When it comes to old school business practices, one that really stands out to me is the use of the good old fashioned United States Postal Service. Most of the mail that people receive these days is junk mail, at least I know that is the case for me–and that makes handwritten, personal mail stand out so much more. It has always felt good to get something personal in the mail, but I think that rings true more now than ever.
Maybe you’re wondering when it would be appropriate to send something in the mail on behalf of your business. Let’s go old school to answer that question. Here are some occasions that would lend themselves quite nicely to a handwritten note:
- You’ve just signed on with a client (a welcome note)
- You find out that a client referred you to someone else (a thank you note)
- ”It’s the Holiday season” (a Holiday card)
- Random (just a note to say how much you appreciate the business relationship)
That is just a handful of reasons to write a note to a client. Now compare the impact of a handwritten note in any of the above scenarios to an email that said the same thing. In my opinion, the handwritten note would have a much greater impact and would make a much more lasting impression than the email any day of the week. Chances are, the person might open the email and spend all of 20 seconds reading it over, and then they would forget about it. But getting something in the mail is a sensory experience. You’re sifting through your pile of junk when you see a nice little envelope with the handwriting of an actual human being on it. It has your name on it, spelled correctly. You carefully open the envelope, take out the note that is inside, and read it. Some people might throw it in the trash right away, but a lot of people would probably keep it on their desk for a little while, and would likely show it to someone else in their office. The tangibility of it, the personal, humanness of it, is almost shocking today’s world. It’s a pleasant surprise that people won’t soon forget.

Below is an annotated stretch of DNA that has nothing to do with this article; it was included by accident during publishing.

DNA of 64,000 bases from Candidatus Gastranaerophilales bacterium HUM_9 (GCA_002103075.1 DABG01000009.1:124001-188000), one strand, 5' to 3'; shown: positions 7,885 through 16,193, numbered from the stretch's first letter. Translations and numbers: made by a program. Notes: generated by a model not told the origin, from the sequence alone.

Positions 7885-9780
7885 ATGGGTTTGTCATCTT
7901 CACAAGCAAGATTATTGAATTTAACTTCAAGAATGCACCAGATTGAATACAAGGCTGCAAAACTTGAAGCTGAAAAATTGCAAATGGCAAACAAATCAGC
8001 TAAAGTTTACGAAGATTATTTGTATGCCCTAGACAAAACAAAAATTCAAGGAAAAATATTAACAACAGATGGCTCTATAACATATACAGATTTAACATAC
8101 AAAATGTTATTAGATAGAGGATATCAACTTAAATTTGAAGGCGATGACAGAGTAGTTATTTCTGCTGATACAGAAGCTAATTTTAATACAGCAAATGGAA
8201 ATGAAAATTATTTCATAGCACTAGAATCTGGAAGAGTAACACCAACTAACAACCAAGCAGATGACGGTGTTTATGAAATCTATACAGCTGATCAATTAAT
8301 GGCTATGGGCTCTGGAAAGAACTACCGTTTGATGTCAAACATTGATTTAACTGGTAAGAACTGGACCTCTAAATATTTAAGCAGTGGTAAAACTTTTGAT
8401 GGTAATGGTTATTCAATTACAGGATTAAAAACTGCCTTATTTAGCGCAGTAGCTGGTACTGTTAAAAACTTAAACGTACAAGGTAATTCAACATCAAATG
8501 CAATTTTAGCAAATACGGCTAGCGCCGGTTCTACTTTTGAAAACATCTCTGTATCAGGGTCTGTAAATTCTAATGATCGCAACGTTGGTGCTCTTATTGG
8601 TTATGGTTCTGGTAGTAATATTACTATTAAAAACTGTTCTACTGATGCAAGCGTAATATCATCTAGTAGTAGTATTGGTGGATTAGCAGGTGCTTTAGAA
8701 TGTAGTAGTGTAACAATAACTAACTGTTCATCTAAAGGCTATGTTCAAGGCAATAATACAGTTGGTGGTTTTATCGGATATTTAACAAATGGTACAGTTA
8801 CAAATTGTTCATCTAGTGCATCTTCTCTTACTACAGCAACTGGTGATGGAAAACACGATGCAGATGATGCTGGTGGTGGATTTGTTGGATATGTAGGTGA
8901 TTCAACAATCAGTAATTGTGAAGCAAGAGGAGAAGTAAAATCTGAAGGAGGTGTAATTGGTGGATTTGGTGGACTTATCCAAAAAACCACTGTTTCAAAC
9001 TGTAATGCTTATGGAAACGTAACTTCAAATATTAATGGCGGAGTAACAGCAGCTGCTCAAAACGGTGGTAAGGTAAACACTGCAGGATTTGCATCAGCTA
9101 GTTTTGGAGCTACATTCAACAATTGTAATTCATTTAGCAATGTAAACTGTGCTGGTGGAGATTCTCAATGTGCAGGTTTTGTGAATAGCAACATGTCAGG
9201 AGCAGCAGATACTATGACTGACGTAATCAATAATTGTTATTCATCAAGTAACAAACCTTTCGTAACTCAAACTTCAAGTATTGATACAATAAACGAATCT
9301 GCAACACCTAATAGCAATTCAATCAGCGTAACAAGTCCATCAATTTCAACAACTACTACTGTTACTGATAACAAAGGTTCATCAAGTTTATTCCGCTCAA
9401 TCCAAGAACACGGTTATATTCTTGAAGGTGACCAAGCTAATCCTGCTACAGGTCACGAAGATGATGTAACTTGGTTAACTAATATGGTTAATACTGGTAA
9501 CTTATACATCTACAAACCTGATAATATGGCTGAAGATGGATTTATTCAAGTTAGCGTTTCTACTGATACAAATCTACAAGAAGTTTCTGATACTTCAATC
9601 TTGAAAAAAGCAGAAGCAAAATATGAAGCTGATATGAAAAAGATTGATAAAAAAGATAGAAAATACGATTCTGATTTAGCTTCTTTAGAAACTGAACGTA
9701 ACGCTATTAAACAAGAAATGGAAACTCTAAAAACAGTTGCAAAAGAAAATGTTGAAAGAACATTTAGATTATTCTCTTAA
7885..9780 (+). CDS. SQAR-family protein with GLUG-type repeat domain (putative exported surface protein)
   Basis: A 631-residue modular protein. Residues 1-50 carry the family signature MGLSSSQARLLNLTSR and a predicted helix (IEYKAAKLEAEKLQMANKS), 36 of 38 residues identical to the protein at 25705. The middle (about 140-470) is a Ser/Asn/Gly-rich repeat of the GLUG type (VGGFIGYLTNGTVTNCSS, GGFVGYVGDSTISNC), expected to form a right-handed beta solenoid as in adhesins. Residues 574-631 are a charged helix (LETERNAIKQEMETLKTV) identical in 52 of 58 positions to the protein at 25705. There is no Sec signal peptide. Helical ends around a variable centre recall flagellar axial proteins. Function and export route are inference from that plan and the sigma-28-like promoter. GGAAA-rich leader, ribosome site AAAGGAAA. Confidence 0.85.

The value of a handwritten note being delivered via snail mail is one that all businesses should consider, but I think it’s even more effective for companies that provide technology-related/internet-related products or services. Because the nature of what they are providing is not tangible, the human side of things is very important to emphasize with clients to remind them that they are working with real people that care about them on a personal level.
This is a perfect example of when old school business can be used to set apart a company from the rest of the pack. Now embrace it. Walk or drive down to the post office, buy yourself some stamps, and write a note or two. Put them in your mailbox. And smile, because you just went old school, and your business will surely reap the benefits down the road. I can guarantee it.